Friday, August 24, 2012

A Prairie Birthday

In one of Aldo Leopold's essays in A Sand County Almanac, he discusses the idea of a Prairie Birthday. He points out that each week during the months of April to September gives way to the blooming of new wildflowers on the prairie and how these "birthdays" should be celebrated. There is one particular flower he discusses the most; and while we may have missed the celebration of its first bloom in July, the Compass Plant is still in full bloom.

Silphium Laciniatum

The official name of the compass plant is Silphium laciniatum, but is sometimes referred to as the compass flower or rosinweed. Even though these plants might be related to the sunflower, don't get them mixed up! One major difference between the two plants is the sticky sap, or rosin, you can find in in the compass plant's stem - hence the nickname rosinweed. This rosin was once used by Native American children as chewing gum to clean their teeth and freshen their breath. Compass plants can grow to be around 10 feet tall with leaves that are 15 - 24 inches in length! And for every inch above ground, imagine that their roots are extending about the same distance below! The bright yellow flowers at the top of the stem are more modestly-sized, ranging from 2 to 4 inches across. You can find these lovely plants anywhere in the East-Central region of North America, mostly in tall grass prairies.

Sense of Direction

While the nickname "rosinweed" has an obvious origin, the name "compass plant" might not seem to make much sense with this flower at first. This name derives from the discovery that the leaves on the plant almost always point in the North-South direction (the key words are "almost always" - so don't get rid of your orienteering tools just yet). Once early settlers on the central plains realized this, they were able to use the plants as a guide to help them know where they were going - just like a compass!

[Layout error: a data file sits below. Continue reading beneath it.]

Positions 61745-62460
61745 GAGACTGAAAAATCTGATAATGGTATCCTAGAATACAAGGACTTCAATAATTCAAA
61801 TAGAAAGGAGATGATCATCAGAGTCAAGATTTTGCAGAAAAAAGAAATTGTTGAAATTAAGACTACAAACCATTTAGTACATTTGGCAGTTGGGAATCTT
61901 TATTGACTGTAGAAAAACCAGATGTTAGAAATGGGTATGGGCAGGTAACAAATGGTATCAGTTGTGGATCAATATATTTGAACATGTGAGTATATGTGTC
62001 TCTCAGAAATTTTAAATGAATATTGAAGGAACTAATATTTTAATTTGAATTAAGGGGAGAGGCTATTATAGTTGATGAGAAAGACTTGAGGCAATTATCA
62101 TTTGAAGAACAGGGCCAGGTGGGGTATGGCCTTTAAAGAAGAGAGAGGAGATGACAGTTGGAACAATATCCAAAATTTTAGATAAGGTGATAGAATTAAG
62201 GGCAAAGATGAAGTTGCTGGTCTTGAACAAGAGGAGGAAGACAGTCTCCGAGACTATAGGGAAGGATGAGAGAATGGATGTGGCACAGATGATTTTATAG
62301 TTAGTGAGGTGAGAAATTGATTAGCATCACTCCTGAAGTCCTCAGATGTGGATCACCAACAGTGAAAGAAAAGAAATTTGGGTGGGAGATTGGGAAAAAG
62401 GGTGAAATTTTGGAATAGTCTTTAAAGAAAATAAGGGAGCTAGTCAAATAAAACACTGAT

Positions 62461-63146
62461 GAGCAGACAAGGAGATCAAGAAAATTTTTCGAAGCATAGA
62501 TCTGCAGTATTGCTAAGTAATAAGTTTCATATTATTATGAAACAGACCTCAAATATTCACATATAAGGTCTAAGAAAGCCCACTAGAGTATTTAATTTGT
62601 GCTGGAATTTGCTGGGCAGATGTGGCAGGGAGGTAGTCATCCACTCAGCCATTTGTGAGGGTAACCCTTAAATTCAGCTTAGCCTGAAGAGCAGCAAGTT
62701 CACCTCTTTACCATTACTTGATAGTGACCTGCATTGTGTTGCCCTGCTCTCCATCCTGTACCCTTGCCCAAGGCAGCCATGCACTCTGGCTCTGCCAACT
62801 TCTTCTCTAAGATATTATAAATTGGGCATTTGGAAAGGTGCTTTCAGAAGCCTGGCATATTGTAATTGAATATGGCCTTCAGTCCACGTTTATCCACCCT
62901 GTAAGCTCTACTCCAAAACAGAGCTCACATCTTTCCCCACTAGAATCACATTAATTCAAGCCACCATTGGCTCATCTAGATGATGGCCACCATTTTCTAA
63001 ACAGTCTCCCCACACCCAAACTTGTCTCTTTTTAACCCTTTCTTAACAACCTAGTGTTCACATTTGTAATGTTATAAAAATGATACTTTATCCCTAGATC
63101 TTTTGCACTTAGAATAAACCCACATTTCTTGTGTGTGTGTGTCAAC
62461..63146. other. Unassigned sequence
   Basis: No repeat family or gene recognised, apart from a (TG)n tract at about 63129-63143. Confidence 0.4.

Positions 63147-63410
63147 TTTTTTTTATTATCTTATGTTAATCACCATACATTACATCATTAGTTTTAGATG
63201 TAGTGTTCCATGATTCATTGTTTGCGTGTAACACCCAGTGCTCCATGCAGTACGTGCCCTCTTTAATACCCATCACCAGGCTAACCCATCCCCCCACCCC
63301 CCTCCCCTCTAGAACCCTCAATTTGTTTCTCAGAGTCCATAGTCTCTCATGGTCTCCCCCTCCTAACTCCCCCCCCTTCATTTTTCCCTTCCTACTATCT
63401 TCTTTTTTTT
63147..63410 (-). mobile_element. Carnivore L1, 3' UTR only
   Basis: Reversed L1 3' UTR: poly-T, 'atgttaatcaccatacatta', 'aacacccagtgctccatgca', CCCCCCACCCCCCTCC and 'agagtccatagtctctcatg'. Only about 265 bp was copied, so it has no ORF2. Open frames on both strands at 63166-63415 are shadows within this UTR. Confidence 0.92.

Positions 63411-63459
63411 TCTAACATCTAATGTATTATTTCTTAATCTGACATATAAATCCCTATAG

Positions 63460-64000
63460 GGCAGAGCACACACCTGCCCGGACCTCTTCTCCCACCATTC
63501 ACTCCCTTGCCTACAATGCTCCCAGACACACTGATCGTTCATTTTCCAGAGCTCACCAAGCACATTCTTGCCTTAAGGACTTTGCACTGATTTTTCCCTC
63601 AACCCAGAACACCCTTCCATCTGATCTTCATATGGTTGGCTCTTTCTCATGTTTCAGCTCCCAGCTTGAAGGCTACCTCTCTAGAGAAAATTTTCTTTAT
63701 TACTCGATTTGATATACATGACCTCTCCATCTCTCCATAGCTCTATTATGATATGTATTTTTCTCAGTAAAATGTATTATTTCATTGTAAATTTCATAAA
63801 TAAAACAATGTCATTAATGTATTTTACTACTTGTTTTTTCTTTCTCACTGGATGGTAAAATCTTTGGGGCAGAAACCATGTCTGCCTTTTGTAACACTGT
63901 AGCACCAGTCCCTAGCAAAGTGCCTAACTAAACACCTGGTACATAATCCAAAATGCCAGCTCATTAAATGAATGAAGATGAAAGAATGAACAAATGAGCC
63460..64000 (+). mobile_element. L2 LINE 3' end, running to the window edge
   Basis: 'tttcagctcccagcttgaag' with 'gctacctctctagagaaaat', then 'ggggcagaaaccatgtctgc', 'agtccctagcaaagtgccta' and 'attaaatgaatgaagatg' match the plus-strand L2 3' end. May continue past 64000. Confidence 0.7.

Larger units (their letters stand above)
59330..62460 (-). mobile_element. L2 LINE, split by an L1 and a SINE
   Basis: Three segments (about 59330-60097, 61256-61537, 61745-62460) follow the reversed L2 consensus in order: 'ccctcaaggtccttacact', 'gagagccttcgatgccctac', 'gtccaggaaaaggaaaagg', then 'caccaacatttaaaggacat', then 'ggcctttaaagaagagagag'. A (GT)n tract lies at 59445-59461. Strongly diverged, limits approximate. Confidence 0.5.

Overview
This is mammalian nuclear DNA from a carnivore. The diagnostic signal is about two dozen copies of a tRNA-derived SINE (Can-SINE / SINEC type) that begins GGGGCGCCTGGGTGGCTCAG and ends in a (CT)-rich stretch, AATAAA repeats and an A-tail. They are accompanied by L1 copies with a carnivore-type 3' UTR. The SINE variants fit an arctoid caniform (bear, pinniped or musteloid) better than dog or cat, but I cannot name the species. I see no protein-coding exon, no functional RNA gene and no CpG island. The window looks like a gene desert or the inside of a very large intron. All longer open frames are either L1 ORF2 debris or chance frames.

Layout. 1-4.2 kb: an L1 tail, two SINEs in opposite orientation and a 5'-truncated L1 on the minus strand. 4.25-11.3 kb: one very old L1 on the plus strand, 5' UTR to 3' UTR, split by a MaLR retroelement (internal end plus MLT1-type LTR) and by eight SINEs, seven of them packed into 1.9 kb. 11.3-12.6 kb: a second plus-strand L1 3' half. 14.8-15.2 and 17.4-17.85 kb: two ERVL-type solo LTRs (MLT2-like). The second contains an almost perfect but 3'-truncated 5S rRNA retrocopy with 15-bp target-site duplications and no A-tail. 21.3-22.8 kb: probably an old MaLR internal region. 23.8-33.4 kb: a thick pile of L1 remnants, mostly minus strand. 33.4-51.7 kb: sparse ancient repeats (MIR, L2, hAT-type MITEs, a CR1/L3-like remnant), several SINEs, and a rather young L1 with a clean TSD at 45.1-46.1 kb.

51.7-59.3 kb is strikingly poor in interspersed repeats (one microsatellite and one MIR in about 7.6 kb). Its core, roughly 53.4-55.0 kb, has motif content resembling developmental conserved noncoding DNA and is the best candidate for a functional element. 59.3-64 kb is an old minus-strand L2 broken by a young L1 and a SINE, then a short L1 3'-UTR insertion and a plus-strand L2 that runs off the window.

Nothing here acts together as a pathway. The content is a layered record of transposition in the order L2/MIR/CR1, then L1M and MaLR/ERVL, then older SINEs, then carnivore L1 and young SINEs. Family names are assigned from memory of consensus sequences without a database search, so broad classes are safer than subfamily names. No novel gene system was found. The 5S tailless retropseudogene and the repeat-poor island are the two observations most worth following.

Compass Plant at the
Aldo Leopold Nature Center

These plants have a long history in North America, being used as herbal medicines and teas by the Native Americans, and then as compasses by American settlers. No wonder Aldo Leopold was so amazed by these resilient plants! He appreciated these plants as a symbol of Wisconsin's native prairie, and you can enjoy these beauties too. Go exploring in a nearby grassland, prairie, or park. See if their leaves really can point you in the right direction. The Aldo Leopold Nature Center is a great place to begin your quest - their prairie is blooming full of compass plants these days - or take a walk through the UW Arboretum or Olbrich Botanical Gardens for a more extensive feel of the native prairie plants we have here in Wisconsin.

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